by Sara E. Pratt Tuesday, August 19, 2014
Nereus, the United States' only full-ocean-depth submersible, was lost at sea on May 10, 2014. The unmanned and remotely operated vehicle was capable of reaching the hadal zone, the ocean region 6 to 11 kilometers deep, and was designed, built and operated by Woods Hole Oceanographic Institution (WHOI) in Massachusetts. Nereus was at a depth of 9,990 meters in the Kermadec Trench off New Zealand, the fifth-deepest ocean trench in the world, when it lost contact with researchers aboard the R/V Thomas G. Thompson. Debris later surfaced, which was recovered and determined to be the remains of the vessel. The debris indicated a catastrophic implosion, likely of one or more of the vehicle’s ceramic buoyancy spheres.
The loss occurred on day 30 of a 40-day cruise that was part of the Hadal Ecosystems Studies program (HADES) to study the hadal zone, composed mainly of 21 deep-ocean trenches, which combined cover an area about the size of Australia. The loss of the $8 million vehicle, in operation since 2009, means that researchers can no longer systematically survey more than a third of the ocean. WHOI is currently designing and building another hadal submersible in collaboration with the Schmidt Ocean Institute, a private ocean research foundation founded in 2009 by Google executive chairman Eric Schmidt.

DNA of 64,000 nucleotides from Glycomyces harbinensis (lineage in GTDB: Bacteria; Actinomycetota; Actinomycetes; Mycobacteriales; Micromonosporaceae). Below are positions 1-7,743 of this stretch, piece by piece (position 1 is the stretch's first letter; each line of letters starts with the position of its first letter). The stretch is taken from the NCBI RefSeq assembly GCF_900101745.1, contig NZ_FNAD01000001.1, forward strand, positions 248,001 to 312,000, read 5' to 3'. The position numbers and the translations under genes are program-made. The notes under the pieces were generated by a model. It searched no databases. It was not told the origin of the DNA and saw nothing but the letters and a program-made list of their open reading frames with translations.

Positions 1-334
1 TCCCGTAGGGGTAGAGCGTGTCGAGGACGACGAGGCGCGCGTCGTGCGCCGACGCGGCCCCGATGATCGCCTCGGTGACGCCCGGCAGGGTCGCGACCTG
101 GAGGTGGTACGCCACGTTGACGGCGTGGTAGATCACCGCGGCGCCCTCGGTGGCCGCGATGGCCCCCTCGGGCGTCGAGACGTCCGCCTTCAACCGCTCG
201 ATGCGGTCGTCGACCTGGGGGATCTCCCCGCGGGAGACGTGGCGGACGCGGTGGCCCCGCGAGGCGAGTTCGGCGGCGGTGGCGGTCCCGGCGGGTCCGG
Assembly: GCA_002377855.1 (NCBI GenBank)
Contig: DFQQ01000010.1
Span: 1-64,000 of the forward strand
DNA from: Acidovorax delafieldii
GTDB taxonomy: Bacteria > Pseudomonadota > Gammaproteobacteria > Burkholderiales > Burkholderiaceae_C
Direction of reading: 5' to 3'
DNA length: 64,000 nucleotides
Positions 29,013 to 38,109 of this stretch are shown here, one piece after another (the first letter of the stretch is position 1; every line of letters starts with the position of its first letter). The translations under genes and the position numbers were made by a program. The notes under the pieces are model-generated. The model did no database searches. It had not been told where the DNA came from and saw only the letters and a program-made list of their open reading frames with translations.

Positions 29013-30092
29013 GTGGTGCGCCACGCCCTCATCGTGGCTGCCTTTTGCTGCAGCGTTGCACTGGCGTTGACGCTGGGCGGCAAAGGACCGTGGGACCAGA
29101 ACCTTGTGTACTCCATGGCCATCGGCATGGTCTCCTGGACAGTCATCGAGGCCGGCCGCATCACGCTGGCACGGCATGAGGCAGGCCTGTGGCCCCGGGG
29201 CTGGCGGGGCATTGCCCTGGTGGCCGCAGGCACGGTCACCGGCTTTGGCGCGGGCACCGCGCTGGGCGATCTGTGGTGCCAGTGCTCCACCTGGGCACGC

“Nereus helped us explore places we’ve never seen before and ask questions we never thought to ask,” said WHOI marine biologist and HADES chief scientist Timothy Shank, who also helped design the vehicle, in a statement. “It was a one-of-a-kind vehicle that even during its brief life brought us amazing insights into the unexplored deep ocean, addressing some of the most fundamental scientific problems of our time about life on Earth.”
Read a first-hand account of the day Nereus was lost written by WHOI science writer Ken Kostel aboard the R/V Thomspon at: http://web.whoi.edu/hades/a-sad-day/.
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